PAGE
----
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Nippon Yusen K.K. is taking advantage of falling government note yields and a void in corporate debt sales to borrow at the lowest rate in eight years even as global trade growth slows.

The shipping line plans to issue ¥25 billion worth of bonds maturing in 2021 with a 1.218 percent coupon, the carrier’s lowest for a 10-year security since February 2003, according to data compiled by Bloomberg.

A.P. Moeller-Maersk A/S, the biggest shipping line, issued seven-year debt in November with a 4.375 percent coupon.

Demand for corporate debt issues is rising as electric companies retired ¥905 billion more in bonds than they issued since the March 11 earthquake and tsunami and the Fukushima nuclear crisis.

Japan’s benchmark 10-year bond yield fell to the lowest this year in August, reducing rates for corporate issuers such as Nippon Yusen as investors fled to the safety of fixed-income securities as equity markets plummeted.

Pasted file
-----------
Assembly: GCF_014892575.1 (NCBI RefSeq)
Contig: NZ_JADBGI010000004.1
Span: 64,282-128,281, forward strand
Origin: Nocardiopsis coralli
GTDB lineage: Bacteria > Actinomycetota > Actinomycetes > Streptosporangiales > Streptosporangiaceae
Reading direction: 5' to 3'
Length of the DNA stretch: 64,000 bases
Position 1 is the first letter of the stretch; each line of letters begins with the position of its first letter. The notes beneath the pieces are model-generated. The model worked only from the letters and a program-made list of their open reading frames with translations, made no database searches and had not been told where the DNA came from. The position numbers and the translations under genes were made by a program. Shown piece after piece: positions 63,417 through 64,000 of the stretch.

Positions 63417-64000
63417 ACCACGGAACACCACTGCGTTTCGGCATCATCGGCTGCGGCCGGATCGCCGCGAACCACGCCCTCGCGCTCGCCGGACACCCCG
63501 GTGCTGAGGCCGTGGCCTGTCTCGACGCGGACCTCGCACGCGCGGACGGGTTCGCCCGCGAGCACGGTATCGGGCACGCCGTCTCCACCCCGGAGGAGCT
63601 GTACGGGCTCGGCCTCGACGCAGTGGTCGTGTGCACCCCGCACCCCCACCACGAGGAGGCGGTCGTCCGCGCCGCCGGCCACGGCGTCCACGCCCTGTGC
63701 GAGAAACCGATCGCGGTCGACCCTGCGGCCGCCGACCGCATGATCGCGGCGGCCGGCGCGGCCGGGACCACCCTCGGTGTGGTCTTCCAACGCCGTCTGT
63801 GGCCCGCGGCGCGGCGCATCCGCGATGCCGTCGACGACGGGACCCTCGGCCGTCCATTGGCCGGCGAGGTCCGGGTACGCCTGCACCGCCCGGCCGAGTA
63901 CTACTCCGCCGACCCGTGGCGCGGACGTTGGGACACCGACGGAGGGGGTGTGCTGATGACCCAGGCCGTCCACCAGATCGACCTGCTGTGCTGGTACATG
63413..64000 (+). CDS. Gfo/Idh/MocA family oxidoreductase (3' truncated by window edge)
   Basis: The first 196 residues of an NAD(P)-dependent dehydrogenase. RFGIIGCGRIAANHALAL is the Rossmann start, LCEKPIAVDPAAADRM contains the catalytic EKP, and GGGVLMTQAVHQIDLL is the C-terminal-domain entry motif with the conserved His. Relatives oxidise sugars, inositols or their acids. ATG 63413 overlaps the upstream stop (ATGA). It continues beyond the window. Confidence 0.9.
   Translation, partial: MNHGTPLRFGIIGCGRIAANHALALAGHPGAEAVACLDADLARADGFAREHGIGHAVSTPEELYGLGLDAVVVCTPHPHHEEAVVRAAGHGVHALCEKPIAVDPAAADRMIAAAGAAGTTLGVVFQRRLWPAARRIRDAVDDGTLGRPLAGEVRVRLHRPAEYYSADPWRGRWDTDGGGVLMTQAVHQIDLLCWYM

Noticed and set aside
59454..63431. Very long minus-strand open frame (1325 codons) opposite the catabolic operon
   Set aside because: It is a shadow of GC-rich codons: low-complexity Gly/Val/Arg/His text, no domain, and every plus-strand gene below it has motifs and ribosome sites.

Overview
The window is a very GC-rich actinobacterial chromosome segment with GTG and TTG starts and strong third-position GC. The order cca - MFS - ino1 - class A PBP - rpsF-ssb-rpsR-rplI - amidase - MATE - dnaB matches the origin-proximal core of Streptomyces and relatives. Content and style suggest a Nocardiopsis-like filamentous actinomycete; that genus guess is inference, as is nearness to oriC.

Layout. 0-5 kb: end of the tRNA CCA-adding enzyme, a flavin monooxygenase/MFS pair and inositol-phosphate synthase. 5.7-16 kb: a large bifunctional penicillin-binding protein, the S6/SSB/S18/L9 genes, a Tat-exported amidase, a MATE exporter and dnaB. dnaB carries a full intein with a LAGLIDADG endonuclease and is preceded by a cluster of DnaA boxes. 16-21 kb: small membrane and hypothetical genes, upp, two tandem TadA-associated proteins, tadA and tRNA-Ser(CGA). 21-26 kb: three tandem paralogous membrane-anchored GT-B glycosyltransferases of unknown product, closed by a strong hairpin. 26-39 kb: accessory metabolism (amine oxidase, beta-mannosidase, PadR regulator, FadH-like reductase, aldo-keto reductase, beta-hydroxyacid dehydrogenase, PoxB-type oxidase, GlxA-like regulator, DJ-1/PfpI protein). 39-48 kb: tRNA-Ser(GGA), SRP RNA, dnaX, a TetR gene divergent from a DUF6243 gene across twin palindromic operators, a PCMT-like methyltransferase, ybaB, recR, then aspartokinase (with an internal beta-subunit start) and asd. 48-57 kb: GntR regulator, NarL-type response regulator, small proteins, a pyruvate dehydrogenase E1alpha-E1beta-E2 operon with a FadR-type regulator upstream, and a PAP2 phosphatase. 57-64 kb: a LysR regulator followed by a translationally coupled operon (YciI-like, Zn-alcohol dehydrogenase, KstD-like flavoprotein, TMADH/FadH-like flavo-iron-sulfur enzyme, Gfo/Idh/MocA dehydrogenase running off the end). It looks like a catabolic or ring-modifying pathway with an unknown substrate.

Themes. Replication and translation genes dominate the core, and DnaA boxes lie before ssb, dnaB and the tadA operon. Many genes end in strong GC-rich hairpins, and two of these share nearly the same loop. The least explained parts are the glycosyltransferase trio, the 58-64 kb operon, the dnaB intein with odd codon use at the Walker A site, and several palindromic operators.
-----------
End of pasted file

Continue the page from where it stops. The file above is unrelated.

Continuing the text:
“It’s good timing,” said Toshiyasu Ohashi at Daiwa Securities Capital Markets Co. “Firms can get very low rates by issuing bonds now. There’s a worldwide slowdown in growth and a lack of sales by utilities is making for very good supply conditions.”

Nippon Yusen’s debt has gained this year, pushing the yield on the 1.782 percent bonds due in August 2019 down to 0.865 percent, the lowest since Oct. 12. The yield peaked at 1.37 percent on Feb. 16.

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